Congress cannot run a war
Our View - Feb 22, 2007
Can a public body as large and divisive as the U. S. Congress run a war? We donít think so.
But that appears to be what Congress is trying to do with efforts to stop the increase in troop strength in Iraq.
Our efforts there are designed to help elected officials proceed to create a living democracy that will help put an end to violence by terrorists and other groups that threaten the world.
Perhaps Congress can regulate the amount of money it appropriates for such a war but it is nonsensical to think that it can decide on the strategy needed to win. How many troops from our armed services should be sent there to do the job is a decision that only a leader can logically make. And that leader in this case is the administration.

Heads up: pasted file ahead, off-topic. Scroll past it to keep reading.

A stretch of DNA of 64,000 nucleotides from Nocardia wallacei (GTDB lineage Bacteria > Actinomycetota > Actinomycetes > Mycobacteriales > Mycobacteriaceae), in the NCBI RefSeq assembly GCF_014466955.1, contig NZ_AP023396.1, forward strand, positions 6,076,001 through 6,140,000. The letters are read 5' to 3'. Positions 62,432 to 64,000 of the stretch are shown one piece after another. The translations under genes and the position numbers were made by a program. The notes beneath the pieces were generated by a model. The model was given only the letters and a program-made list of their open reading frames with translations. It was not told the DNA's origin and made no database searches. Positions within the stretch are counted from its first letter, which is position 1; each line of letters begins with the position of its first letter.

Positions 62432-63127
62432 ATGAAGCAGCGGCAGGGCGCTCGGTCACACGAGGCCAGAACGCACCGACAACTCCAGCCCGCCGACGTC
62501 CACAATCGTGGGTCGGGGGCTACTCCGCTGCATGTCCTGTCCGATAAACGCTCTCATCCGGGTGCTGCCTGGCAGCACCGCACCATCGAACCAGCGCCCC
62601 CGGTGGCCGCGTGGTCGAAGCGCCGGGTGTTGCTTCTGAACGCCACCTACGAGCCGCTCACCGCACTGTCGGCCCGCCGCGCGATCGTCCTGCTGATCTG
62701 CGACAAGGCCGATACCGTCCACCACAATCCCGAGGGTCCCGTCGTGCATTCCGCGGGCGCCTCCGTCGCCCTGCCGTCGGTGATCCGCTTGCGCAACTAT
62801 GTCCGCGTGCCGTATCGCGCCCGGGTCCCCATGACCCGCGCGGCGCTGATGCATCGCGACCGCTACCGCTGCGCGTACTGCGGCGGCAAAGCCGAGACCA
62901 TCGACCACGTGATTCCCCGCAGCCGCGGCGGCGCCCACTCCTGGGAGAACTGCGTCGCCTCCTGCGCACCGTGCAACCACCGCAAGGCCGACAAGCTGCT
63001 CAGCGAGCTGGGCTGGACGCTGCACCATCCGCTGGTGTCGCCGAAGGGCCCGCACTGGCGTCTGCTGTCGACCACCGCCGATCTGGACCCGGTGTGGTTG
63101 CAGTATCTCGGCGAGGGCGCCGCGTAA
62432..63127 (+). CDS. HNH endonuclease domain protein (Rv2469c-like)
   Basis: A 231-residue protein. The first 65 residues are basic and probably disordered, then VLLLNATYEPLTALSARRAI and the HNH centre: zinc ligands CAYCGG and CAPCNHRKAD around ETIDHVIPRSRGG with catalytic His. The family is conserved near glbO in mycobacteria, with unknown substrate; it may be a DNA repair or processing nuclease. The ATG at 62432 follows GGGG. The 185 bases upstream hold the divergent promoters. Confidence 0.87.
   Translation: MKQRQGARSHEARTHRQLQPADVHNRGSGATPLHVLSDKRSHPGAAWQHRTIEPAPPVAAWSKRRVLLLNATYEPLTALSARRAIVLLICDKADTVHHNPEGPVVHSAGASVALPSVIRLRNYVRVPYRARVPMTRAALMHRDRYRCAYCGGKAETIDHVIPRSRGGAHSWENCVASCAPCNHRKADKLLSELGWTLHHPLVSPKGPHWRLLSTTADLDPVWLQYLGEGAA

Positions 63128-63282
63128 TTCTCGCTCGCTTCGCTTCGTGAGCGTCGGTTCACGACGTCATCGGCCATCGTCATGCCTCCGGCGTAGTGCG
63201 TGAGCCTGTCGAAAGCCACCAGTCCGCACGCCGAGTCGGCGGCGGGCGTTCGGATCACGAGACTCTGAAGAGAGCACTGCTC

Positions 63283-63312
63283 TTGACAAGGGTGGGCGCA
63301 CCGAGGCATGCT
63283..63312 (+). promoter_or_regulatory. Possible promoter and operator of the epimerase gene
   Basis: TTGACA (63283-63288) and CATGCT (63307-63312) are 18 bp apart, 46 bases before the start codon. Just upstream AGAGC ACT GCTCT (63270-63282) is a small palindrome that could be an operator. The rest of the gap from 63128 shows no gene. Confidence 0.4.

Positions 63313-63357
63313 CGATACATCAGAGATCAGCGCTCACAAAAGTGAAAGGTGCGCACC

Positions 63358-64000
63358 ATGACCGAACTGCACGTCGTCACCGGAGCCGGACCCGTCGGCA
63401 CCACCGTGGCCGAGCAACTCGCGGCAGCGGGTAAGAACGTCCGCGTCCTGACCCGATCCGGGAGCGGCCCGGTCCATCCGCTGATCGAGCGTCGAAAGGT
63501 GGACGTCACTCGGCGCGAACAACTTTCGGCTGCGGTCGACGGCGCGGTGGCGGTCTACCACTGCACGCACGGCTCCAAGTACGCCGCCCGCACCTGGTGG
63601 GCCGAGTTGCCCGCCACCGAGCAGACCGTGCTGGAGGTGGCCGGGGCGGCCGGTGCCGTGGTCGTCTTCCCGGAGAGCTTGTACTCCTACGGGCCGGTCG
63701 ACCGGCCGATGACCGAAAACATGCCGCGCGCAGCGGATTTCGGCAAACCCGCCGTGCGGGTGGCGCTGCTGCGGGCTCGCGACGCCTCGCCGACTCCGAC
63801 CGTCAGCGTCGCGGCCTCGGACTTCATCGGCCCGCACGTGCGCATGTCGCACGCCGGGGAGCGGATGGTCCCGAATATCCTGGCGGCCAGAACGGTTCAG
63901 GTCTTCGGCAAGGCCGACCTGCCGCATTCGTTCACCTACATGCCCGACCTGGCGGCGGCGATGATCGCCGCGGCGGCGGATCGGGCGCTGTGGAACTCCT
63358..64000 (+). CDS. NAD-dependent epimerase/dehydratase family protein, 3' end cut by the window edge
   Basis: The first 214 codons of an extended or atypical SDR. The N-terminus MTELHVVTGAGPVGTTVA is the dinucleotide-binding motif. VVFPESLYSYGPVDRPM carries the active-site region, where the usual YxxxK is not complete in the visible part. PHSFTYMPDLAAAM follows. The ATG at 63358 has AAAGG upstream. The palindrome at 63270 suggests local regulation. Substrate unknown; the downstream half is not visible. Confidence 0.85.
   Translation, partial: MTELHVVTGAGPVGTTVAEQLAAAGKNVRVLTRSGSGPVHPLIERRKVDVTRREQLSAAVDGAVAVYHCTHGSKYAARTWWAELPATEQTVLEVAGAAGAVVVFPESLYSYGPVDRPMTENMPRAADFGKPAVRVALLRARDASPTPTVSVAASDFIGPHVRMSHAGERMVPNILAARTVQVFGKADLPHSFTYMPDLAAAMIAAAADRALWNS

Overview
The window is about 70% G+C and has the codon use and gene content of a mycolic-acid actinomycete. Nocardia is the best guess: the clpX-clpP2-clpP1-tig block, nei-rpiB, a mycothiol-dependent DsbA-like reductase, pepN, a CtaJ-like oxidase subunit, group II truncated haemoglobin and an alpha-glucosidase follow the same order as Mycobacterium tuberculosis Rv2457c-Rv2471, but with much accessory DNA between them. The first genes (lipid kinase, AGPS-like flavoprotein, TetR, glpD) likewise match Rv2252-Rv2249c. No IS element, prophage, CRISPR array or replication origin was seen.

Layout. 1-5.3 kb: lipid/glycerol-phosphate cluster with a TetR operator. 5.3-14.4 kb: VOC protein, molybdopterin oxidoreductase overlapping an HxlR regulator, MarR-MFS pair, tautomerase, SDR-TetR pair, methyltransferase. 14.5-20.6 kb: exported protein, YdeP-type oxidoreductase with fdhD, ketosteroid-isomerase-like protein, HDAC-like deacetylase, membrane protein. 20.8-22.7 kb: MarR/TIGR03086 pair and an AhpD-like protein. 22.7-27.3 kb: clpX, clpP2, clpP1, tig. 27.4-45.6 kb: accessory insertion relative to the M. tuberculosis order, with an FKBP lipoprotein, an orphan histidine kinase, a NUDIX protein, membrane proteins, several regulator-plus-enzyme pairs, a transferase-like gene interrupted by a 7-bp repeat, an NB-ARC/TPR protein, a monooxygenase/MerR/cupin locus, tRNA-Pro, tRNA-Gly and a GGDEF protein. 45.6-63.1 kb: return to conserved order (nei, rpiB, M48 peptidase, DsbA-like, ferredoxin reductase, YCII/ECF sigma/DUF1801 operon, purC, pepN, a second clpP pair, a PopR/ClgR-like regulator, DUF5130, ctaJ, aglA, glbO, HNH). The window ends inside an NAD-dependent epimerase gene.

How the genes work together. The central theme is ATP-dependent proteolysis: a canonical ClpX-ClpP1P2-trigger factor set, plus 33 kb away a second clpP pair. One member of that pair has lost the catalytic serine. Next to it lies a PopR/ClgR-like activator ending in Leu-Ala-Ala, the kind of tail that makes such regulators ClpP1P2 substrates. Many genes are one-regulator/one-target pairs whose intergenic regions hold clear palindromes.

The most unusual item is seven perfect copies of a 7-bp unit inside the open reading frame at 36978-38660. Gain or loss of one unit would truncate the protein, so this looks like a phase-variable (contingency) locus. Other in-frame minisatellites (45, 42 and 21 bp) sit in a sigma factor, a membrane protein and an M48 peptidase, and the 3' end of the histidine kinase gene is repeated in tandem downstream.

If we are to carry out the job of trying to make the Mid-East a safer place where terrorism that can invade our shores is not born, then we must have one leader deciding how to do it. We canít stop the battle in the middle of action to debate and vote on how many troops to send in.
Congress let the President and people know on which side its majority stands. Now it should step aside and let the President run our side of the conflict. Itís a one-man job if we want any sort of success in the effort.
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